The Wrestler and I

I’ve been lucky in death. It wasn’t until the early morning hours of Sunday 11th August 2019 that I first truly felt that dark despair, when my Grandad passed away. For 26 years I luckily avoided the inevitable.

That week was one of the most challenging in my life. On the Wednesday, my partner and I were set to pick up the keys to our first home together…only to receive a call that my Grandad had been hospitalized. On the Saturday, we spent our first night in our new home…only to be woken up by that unavoidable and dreaded call. Maybe my Grandad was just fucking with me with his timing, I like to think so.

As fellow NJPW fans will remember, around the aforementioned time G1 Climax 29 was nearing its end, and of course I was still watching the shows. A few hours after my Grandad passed away the final night of B Block took place, Jay White defeated Tetsuya Naito in the main event and the final was set for the following day: Kota Ibushi vs Jay White.

Alone for the first time since my Grandad was hospitalized and then passed away. Alone in the first apartment I had ever purchased, that I had only spent two nights in. A misaligned set up of garden chairs whilst we waited for our sofa to be delivered and the TV barely fitting on a temporary table, alone I found myself watching the final night of G1 Climax 29.

I don’t remember the match between White and Ibushi, so sublime it earned a 5.5 star rating from Uncle Meltzer. I don’t remember Minoru Suzuki picking up a shock win to pin the then IWGP Heavyweight Champion Kazuchika Okada in a tag match, earning himself a title shot in the process.

I remember KENTA turning his back on his tag team partners Tomohiro Ishii and YOSHI-HASHI mid-match. I remember KENTA aligning with Bullet Club. I remember Katsuyori Shibata marching to the ring, performing wrestling moves for the first time since he almost died in the ring more than 2 years prior. Deciding that words were not needed, Shibata simply laid his former friend KENTA out with one clean forearm and his signature corner dropkick. Shibata was in a wrestling ring. Shibata was performing wrestling moves. I was losing my fucking mind.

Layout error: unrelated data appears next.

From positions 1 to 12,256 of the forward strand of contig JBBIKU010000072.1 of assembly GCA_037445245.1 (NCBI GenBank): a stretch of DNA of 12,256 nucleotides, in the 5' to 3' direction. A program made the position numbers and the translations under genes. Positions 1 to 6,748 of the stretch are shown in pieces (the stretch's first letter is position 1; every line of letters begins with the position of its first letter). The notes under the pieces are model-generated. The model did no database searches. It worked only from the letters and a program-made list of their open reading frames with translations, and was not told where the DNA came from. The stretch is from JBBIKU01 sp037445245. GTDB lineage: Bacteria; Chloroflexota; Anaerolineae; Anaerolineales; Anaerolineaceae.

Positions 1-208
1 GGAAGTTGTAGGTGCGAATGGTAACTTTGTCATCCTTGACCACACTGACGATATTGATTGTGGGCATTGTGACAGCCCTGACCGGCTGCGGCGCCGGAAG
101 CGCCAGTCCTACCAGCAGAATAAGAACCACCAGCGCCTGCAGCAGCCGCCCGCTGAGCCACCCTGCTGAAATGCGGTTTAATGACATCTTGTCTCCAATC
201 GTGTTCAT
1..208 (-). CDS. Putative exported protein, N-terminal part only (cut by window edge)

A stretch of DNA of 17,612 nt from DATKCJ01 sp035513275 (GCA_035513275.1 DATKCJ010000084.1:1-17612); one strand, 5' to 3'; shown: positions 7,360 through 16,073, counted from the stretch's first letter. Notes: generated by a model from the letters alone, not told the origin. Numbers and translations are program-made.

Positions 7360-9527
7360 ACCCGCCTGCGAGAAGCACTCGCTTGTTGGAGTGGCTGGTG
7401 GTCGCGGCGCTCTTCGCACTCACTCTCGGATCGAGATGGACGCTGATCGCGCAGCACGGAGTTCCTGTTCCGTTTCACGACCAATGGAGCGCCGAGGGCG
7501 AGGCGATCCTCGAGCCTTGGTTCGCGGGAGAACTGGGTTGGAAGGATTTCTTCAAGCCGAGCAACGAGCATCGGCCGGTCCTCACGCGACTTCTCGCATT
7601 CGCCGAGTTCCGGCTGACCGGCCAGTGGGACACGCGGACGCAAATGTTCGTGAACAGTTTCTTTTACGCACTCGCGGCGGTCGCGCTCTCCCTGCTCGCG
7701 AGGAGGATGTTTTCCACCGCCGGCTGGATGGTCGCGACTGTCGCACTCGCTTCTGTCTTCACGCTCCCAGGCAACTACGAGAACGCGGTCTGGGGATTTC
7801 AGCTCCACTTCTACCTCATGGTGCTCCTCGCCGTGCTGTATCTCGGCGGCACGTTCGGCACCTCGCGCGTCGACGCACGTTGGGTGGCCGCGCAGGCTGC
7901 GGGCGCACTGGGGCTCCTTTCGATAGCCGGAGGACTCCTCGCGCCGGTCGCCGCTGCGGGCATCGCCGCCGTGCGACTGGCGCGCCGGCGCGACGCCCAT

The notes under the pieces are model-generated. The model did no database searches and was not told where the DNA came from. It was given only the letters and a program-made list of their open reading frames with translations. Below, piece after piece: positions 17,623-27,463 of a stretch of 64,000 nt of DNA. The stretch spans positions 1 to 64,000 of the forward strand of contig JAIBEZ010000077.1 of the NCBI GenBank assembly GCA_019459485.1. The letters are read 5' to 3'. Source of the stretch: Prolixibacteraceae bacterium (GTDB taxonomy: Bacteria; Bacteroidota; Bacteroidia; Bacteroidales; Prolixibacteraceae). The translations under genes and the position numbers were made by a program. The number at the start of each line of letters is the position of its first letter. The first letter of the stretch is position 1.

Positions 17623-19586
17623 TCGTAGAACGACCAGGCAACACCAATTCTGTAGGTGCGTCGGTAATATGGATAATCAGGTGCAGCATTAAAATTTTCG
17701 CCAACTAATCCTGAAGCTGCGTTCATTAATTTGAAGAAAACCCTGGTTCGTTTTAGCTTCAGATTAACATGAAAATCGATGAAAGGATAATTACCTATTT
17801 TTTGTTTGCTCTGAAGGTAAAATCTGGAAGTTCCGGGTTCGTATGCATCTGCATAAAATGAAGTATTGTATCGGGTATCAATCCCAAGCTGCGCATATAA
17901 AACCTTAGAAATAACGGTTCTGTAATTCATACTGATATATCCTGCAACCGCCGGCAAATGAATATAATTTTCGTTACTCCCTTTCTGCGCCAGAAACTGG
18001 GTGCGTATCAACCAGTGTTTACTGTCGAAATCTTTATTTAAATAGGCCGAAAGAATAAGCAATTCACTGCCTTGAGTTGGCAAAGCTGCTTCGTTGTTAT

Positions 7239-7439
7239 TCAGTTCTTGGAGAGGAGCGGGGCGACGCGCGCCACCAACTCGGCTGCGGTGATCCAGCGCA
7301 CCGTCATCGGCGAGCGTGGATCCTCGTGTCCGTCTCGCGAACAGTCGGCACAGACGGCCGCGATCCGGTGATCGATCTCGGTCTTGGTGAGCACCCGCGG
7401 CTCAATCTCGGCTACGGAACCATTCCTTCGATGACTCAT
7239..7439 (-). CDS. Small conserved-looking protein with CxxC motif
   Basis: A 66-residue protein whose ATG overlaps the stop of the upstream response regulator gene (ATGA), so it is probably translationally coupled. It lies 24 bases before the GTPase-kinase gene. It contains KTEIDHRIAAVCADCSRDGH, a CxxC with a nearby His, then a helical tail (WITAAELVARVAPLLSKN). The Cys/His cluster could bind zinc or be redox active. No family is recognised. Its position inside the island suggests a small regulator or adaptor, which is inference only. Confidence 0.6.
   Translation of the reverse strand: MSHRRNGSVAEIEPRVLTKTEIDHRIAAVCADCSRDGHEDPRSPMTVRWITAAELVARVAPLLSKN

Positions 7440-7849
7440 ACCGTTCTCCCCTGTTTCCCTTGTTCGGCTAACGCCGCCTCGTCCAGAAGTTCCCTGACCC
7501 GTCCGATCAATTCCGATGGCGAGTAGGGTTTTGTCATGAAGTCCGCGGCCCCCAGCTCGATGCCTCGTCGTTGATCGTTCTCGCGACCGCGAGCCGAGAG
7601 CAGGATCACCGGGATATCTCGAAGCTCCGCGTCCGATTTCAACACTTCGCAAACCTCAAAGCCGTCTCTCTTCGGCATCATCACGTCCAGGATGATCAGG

Alone, I found myself jumping around my new living room, tears of joy at Shibata’s actions quickly replaced by seething rage at Bullet Club having the gall to attack Shibata, the pure disrespect from KENTA to pose atop Shibata’s broken body. I called my partner crying, I had to share the experience, the moment. Shibata tried his best to kick the life out of KENTA, but unbeknownst he was simultaneously kicking the sadness out of me.

Despite getting teary eyed embarrassingly easy when watching films, I seldom cry. Yet, when Shibata had the unannounced 5-minute grappling match with Zack Sabre Jr. at G1 Climax 31 I cried the entire time. This man, a man who decided his nickname is The Wrestler and none of us questioned it, the personification of toughness, seemingly holds the key to turn me into a weeping mess.

I have always gravitated towards Katsuyori Shibata since the first time I saw him wrestle, but not for the reasons we tend to gravitate towards our favourites. Often we see ourselves in our favourites, fighting their inner demons and striving to get better. In Shibata, I don’t remotely see myself. Shibata is stoic, a badass no-nonsense killer. I am a skinny, speckled geek with Spider-Man and Pokémon tattoos who avoids conflict at any cost. You’ll never catch me trying to correct somebody who says wrestling is fake, conflict successfully avoided. But, unquestionably, Shibata is my all-time favourite wrestler.

My Grandad was my favourite person. I was such a little shit as a child that if we visited my grandparents and I noticed my Grandad’s car was not in the driveway, I would refuse to go in their house. Perhaps I was sitting cross-legged on the floor with my arms crossed in defiance. Every year when the passing of my Grandad arrives, it gets easier to remember the good times rather than focus on the bad, and I think that transition has been made easier for me because of Shibata. Because every year that anniversary rolls around, it means it’s almost the anniversary of KENTA joining Bullet Club, it means it’s almost the moment Shibata accomplished the impossible, it means it’s almost the time my favourite wrestler helped me recover from heartbreak. Katsuyori Shibata will never know the positive impact he has made on my life.

“I’m alive. That’s all!”